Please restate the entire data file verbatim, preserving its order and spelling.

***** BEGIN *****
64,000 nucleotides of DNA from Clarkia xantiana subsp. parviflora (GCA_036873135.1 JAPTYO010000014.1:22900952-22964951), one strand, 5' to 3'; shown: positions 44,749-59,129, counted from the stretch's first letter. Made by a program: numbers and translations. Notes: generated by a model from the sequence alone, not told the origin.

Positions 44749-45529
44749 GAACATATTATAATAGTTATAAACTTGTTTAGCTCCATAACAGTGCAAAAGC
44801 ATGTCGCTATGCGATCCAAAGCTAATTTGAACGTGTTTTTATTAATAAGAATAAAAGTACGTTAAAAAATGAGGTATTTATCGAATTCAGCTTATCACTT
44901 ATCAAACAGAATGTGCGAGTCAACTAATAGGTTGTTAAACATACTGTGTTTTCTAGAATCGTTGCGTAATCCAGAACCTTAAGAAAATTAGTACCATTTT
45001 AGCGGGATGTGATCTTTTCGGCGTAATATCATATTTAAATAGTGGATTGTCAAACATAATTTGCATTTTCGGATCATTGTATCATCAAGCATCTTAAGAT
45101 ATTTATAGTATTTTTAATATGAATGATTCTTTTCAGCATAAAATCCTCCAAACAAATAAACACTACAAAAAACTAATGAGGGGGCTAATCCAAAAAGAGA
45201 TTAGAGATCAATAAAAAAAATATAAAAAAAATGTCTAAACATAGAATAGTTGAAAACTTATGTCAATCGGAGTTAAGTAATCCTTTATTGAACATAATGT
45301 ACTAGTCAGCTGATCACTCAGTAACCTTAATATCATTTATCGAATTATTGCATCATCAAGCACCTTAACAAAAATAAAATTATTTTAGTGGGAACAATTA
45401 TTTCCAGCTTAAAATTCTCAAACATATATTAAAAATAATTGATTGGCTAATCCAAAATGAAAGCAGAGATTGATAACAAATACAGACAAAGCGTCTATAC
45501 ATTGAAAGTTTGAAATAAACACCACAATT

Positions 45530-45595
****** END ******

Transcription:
64,000 nucleotides of DNA from Clarkia xantiana subsp. parviflora (GCA_036873135.1 JAPTYO010000014.1:22900952-22964951), one strand, 5' to 3'; shown: positions 44,749-59,129, counted from the stretch's first letter. Made by a program: numbers and translations. Notes: generated by a model from the sequence alone, not told the origin.

Positions 44749-45529
44749 GAACATATTATAATAGTTATAAACTTGTTTAGCTCCATAACAGTGCAAAAGC
44801 ATGTCGCTATGCGATCCAAAGCTAATTTGAACGTGTTTTTATTAATAAGAATAAAAGTACGTTAAAAAATGAGGTATTTATCGAATTCAGCTTATCACTT
44901 ATCAAACAGAATGTGCGAGTCAACTAATAGGTTGTTAAACATACTGTGTTTTCTAGAATCGTTGCGTAATCCAGAACCTTAAGAAAATTAGTACCATTTT
45001 AGCGGGATGTGATCTTTTCGGCGTAATATCATATTTAAATAGTGGATTGTCAAACATAATTTGCATTTTCGGATCATTGTATCATCAAGCATCTTAAGAT
45101 ATTTATAGTATTTTTAATATGAATGATTCTTTTCAGCATAAAATCCTCCAAACAAATAAACACTACAAAAAACTAATGAGGGGGCTAATCCAAAAAGAGA
45201 TTAGAGATCAATAAAAAAAATATAAAAAAAATGTCTAAACATAGAATAGTTGAAAACTTATGTCAATCGGAGTTAAGTAATCCTTTATTGAACATAATGT
45301 ACTAGTCAGCTGATCACTCAGTAACCTTAATATCATTTATCGAATTATTGCATCATCAAGCACCTTAACAAAAATAAAATTATTTTAGTGGGAACAATTA
45401 TTTCCAGCTTAAAATTCTCAAACATATATTAAAAATAATTGATTGGCTAATCCAAAATGAAAGCAGAGATTGATAACAAATACAGACAAAGCGTCTATAC
45501 ATTGAAAGTTTGAAATAAACACCACAATT

Positions 45530-45595